This will be a series of posts in which I will cover a good portion about what I have learned in terms of multi-threaded development in the realm of video games. I am writing this since I have been inspired by informative series of posts here such as Alex Darby’s Low Level C/C++ Curriculum. So my goal is to explain how multi-threading works at a low and high level, as well as looking at a few common scenarios that can benefit from these techniques. I might even touch on a few situations you can get yourself into and some techniques for debugging them. I hope you will enjoy reading about it as much as I enjoy discussing it.


I am not the first person to make this joke…


What is Multi-Threading?

Lets start at the very beginning and cover exactly what a thread is and why having more of them (up to a certain point) is a good thing.

Every program that runs on a modern computer (such as your PC, game console, or smartphone) is a threads associated with them. These threads are what execute the actual code for the running program. Threads run code independently but share memory. This allows them to operate easily on the same data but perform different calculations. The fact that they share memory is the powerful, double-edged sword of their functionality.

A modern CPU is typically composed of several cores. Each core can run one thread at a time (though context switch, and while it isn’t exorbitantly expensive, you still want to avoid it as much as you can to achieve optimal speed.

The main parts of a thread are the local data storage. The program counter keeps track of what part of the code it is currently executing. The registers keep track of the current values of the executing code. The stack holds any values that don’t fit in the registers. And the local data is program specific, but generally keeps track of data that is local to that thread. This local storage is accomplished via a lookup table, managed by the OS, that will have each thread look up into its specified index to see where its data is kept. In short, this allows you to have variables that you can access like a global, but are in fact unique to each thread.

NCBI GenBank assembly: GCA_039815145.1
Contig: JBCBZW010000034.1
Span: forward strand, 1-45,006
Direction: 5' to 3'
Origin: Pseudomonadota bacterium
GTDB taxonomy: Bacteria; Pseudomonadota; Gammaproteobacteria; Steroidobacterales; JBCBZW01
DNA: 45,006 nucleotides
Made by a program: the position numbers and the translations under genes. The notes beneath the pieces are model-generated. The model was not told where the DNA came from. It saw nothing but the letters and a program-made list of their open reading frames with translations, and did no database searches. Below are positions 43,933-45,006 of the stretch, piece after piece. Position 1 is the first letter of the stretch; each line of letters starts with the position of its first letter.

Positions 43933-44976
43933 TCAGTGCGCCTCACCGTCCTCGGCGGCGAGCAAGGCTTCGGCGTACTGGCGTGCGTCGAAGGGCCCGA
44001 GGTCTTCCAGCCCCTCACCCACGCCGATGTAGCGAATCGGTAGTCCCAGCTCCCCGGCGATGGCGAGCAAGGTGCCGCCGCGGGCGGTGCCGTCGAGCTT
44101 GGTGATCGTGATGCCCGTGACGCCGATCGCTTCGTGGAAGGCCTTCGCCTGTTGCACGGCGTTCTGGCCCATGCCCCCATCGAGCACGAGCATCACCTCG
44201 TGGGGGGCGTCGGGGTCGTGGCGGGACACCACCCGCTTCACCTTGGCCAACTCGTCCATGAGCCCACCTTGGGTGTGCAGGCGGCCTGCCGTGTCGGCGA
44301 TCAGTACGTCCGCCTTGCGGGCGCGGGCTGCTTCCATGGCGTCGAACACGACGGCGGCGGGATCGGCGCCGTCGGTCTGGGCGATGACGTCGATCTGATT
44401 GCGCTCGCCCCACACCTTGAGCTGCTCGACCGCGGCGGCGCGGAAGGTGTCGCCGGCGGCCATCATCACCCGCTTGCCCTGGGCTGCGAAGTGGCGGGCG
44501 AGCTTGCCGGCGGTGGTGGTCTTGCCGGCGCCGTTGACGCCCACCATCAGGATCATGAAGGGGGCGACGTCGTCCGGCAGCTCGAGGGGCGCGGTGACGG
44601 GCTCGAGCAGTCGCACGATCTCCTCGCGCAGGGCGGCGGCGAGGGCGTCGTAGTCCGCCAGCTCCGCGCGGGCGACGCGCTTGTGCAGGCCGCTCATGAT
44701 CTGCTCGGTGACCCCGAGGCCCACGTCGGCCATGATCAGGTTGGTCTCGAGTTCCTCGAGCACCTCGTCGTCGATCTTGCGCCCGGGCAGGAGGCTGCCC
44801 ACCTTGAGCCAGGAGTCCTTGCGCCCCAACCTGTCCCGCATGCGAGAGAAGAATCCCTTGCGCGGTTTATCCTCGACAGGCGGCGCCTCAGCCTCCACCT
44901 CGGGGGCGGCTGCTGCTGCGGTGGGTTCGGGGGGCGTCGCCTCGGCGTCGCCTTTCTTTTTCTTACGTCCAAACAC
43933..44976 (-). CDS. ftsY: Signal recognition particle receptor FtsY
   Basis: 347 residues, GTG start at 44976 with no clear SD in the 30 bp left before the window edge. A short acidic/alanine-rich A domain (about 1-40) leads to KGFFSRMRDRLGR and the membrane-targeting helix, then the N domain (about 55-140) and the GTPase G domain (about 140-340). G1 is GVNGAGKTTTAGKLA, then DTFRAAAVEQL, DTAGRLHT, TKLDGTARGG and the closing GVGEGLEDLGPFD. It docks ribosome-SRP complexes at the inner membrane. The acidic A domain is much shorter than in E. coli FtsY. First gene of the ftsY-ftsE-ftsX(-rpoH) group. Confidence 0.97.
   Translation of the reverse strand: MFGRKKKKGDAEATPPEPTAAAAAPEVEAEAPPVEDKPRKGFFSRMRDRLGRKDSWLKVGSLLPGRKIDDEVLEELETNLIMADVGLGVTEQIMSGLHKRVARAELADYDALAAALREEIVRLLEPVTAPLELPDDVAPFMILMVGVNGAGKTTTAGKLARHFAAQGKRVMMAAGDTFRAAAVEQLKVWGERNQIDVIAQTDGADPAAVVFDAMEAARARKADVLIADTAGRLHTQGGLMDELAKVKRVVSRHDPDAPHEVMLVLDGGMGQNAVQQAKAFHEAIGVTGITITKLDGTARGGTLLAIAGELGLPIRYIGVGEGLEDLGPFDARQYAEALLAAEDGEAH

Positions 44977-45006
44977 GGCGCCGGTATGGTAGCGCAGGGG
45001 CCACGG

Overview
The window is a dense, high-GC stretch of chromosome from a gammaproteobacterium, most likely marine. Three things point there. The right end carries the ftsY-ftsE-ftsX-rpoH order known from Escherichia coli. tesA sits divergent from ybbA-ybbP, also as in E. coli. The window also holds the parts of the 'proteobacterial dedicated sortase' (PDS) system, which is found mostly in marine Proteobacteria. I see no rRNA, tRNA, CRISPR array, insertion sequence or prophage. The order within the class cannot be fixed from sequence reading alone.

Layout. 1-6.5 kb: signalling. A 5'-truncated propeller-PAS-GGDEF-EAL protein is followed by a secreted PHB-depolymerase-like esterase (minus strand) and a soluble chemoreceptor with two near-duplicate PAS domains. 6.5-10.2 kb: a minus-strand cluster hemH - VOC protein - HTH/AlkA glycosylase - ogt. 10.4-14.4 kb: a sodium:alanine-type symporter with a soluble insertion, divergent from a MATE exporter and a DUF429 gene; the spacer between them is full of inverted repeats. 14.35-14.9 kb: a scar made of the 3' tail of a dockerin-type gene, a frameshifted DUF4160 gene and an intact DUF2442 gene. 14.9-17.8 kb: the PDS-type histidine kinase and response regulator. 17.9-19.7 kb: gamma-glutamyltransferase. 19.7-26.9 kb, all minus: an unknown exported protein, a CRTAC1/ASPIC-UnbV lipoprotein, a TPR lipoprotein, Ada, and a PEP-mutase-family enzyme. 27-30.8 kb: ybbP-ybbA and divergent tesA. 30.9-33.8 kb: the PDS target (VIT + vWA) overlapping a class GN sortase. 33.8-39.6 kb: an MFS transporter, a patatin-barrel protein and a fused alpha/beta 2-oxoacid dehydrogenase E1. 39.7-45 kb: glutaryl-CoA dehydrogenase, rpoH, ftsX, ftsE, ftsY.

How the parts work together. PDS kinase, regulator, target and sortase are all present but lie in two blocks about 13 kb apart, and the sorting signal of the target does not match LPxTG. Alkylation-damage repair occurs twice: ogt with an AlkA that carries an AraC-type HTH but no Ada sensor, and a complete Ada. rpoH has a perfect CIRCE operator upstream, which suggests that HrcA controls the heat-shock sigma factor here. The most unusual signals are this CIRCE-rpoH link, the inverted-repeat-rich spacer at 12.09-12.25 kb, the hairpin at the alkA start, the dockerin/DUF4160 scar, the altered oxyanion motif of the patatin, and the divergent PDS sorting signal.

So, taking into account all of this, multi-threaded programming is when you use multiple threads in your program. Typically, you are doing this so that you can execute your program faster than you would using a single thread. Another common usage is to separate out your UI from the rest of the program, so that it always feels responsive. The difficulty in doing so lies in designing the systems in such a way that they can make use of multiple threads in these manners.


Show me your cores!

Why do we need it?

In short, we need this in order to make the most use of the available resources. But the real question is more likely, “Why do we need it, now?” and this is due to the trends in computing.

Since the dawn of the CPU, as years have gone by hardware manufacturers have been able to increase the speed of computers by increasing their 5GHz for consumer use, that left ten years where chip designers had to think laterally. And this means that one of the key innovations was putting more CPU cores onto a single chip. So no longer could you expect your games to be faster just by putting in new hardware, you had to design the game so that it could work well using multiple threads running on multiple cores.